Mining Modern: Amonkhet Living End (Videos)

Feature Article from Corbin Hosler
Corbin Hosler
5/8/2017 11:00:00 AM
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The first competitive deck I ever built was Living End. This was back in the “wild west” days of old Extended, and I was trying to play Magic competitively, grinding PTQ trying to crack the big time. I really enjoyed the deck, and it got me within a game of the Pro Tour by making the finals of a PTQ once. It was a quirky combo deck that was one of the few that could match up against the feared Thopter-Depths deck that had both Thopter Foundry-Sword of the Meek and Vampire Hexmage-Dark Depths. Heck, I even sideboarded Boros Fury-Shield for the matchup, which was hilarious when it worked.

Enough reminiscing. More Living End. Amonkhet has made the deck better than ever.

Amonkhet has been good to Living End, allowing the deck to up both the number and quality of its cycling creatures as it digs toward a cascade spell in Violent Outburst or Demonic Dread to dig toward the only spell that can be cascaded into: Living End itself.

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There are several ways to build the deck, and the two biggest question marks seem to be whether to run Simian Spirit Guide and/or Avalanche Riders. The former speeds the deck up a turn at the cost of being a “dead” card, while Avalanche Riders can completely blow out games alongside Fulminator Mage.

That said, both come with a cost, namely efficiency and reliability. With up to eight cards that don't cycle to find the combo, the deck is prone to beating itself via mulligans or hands that just don't do anything. With access to more one-mana cyclers in Amonkhet, I prefer to make the deck as consistent as possible in game one, and that's why you'll see the full four Desert Ceradon and Horror of the Broken Lands but no Simian Spirit Guides. Resolving Living End on turn three or four rather than turn two is completely acceptable, especially given that there will probably be more creatures in the graveyard than in previous lists.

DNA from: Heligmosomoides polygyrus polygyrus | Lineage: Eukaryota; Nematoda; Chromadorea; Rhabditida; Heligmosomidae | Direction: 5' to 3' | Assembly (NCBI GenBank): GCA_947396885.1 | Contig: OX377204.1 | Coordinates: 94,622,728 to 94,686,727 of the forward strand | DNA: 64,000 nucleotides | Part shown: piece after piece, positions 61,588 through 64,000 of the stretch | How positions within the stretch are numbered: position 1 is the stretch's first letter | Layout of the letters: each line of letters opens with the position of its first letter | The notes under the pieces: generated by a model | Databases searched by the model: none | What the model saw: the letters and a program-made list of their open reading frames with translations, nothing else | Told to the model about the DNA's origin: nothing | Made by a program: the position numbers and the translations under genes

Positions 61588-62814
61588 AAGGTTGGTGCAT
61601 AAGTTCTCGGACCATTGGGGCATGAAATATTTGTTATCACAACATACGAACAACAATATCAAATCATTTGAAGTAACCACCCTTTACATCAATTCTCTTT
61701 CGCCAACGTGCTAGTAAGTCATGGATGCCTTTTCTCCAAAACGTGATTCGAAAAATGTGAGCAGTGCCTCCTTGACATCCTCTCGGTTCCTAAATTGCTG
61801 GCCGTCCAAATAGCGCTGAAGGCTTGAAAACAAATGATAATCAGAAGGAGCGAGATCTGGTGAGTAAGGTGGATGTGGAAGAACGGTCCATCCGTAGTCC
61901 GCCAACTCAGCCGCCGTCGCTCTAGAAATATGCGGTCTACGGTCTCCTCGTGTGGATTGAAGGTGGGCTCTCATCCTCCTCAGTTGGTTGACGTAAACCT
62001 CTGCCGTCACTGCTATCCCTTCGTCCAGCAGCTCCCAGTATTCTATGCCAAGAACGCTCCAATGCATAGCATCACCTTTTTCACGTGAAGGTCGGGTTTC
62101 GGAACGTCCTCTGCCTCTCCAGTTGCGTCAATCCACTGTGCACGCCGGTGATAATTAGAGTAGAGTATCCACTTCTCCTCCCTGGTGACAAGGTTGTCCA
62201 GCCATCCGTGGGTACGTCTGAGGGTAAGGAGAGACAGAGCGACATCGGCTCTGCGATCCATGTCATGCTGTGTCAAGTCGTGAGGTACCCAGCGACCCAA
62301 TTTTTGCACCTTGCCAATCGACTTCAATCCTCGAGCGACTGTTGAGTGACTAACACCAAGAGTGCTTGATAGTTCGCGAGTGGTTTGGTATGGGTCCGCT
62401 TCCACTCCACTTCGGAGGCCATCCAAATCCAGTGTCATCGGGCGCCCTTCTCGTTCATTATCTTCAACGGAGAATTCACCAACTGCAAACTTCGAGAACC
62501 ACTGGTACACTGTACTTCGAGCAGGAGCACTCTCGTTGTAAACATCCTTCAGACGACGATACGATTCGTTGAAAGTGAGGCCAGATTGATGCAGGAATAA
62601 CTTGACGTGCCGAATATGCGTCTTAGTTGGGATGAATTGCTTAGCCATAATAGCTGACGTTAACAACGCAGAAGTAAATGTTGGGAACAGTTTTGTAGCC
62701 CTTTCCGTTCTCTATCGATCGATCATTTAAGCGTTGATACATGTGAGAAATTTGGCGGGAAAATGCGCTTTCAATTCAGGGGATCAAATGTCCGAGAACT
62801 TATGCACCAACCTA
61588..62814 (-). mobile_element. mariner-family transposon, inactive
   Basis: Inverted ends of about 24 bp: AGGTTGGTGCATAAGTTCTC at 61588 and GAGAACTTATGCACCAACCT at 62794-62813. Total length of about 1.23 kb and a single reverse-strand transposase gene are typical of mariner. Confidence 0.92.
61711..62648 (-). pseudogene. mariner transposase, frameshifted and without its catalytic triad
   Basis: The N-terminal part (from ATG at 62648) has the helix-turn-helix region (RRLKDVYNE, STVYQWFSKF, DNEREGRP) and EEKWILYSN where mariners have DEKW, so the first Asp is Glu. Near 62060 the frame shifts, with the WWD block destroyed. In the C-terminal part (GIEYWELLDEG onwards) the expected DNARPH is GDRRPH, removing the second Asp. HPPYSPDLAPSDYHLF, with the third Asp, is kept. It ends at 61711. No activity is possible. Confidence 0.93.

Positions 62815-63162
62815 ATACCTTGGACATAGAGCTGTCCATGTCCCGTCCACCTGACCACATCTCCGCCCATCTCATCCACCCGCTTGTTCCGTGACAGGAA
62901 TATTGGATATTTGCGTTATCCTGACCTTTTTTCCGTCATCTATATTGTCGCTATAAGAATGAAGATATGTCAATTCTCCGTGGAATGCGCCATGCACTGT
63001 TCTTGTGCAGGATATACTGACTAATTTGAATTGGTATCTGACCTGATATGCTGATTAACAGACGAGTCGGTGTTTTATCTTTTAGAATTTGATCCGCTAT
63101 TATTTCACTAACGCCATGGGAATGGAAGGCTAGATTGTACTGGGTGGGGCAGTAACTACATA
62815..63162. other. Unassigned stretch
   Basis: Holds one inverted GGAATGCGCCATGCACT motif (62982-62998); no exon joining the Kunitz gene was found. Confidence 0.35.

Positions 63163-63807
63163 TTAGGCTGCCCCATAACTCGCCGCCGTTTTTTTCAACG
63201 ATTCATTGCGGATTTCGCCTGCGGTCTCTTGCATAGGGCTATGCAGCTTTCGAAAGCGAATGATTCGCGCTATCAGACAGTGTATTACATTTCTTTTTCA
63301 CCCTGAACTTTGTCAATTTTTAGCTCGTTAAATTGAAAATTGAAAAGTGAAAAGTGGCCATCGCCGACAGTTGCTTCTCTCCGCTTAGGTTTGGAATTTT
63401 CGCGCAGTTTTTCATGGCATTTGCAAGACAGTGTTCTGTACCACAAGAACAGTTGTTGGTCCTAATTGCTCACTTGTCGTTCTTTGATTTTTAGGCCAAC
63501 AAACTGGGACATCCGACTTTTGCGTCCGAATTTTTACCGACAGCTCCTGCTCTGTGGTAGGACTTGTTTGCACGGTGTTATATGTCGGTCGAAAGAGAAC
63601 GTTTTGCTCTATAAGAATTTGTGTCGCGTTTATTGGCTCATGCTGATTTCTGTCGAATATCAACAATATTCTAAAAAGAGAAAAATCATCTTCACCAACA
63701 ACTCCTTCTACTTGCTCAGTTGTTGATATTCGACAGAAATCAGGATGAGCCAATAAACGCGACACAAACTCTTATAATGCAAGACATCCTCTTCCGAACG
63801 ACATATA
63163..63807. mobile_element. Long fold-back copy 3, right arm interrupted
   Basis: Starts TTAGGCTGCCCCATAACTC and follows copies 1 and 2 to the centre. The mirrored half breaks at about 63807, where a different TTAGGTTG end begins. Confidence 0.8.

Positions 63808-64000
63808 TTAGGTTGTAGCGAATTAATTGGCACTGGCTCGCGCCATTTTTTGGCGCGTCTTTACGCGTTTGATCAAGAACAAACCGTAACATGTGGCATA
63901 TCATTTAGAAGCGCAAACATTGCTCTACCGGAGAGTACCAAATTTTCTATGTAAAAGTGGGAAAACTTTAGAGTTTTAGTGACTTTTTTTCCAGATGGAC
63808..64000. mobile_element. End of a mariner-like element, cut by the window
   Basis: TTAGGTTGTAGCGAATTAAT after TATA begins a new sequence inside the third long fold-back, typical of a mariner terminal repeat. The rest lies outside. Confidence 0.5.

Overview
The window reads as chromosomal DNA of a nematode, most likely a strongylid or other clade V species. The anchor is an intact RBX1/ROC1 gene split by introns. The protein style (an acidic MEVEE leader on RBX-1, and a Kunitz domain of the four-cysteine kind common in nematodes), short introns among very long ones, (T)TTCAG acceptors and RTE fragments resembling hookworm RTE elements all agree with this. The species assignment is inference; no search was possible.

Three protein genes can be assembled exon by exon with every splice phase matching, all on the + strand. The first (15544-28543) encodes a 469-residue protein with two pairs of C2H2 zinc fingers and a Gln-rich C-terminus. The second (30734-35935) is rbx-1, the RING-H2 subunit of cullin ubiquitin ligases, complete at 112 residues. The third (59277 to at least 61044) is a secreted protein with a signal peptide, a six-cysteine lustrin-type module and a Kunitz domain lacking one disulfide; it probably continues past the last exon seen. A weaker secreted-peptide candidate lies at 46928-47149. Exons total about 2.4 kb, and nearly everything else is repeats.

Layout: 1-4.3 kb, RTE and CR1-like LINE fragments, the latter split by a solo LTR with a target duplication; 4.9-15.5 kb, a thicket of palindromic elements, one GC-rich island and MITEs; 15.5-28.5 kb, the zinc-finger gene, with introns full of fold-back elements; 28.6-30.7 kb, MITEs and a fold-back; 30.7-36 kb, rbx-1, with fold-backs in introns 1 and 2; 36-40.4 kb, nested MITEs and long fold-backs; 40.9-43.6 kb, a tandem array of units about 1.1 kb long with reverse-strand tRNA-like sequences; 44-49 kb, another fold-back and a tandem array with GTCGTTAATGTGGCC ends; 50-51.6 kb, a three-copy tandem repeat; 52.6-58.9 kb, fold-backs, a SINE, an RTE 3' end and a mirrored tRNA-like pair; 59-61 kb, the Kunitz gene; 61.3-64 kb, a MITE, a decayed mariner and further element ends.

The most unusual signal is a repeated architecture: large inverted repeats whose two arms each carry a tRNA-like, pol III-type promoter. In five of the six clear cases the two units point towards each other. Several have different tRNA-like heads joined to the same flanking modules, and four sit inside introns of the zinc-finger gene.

With Amonkhet, my list now has a full 21 cards that cycle for one mana or less (Street Wraith). The other new inclusion is Archfiend of Ifnir, which cycles for two just like Jungle Weaver did, but has a much larger impact on the game when needed. When you EOT Violent Outburst and have 30 power in play it obviously doesn't matter, but a surprising amount of Living End games are much closer, grindier affairs than that, and that's where Archfiend shines. The fact you can also just cast it for five mana – something that happens more than you might think – is also pretty relevant.

The sideboard remains largely unchanged, with Anger of the Gods and Shriekmaw dealing with creatures, Slaughter Games and Ravenous Trap – remember, we can't run anything that costs less than three mana, so no Surgical Extraction – for combo decks, Ingot Chewer to fight against Relic of Progenitus and the Brindle Boar/Gnaw to the Bone split against aggressive decks. The other inclusion is Ricochet Trap, which essentially functions as a Pyroblast in this deck – when they try to Remand your Living End, you use the Trap to Redirect Remand to itself, causing the counter to fizzle on the stack and your Living End to resolve.

As a deck, Living End is pretty decently positioned right now. The mass of cycling cards helps insulate the deck against discard, and it enjoys a favorable matchup with almost all creature decks. With Amonkhet, I wouldn't be surprised to see Living End return to the top tables of Modern.

Thanks for reading,

Corbin Hosler

@Chosler88




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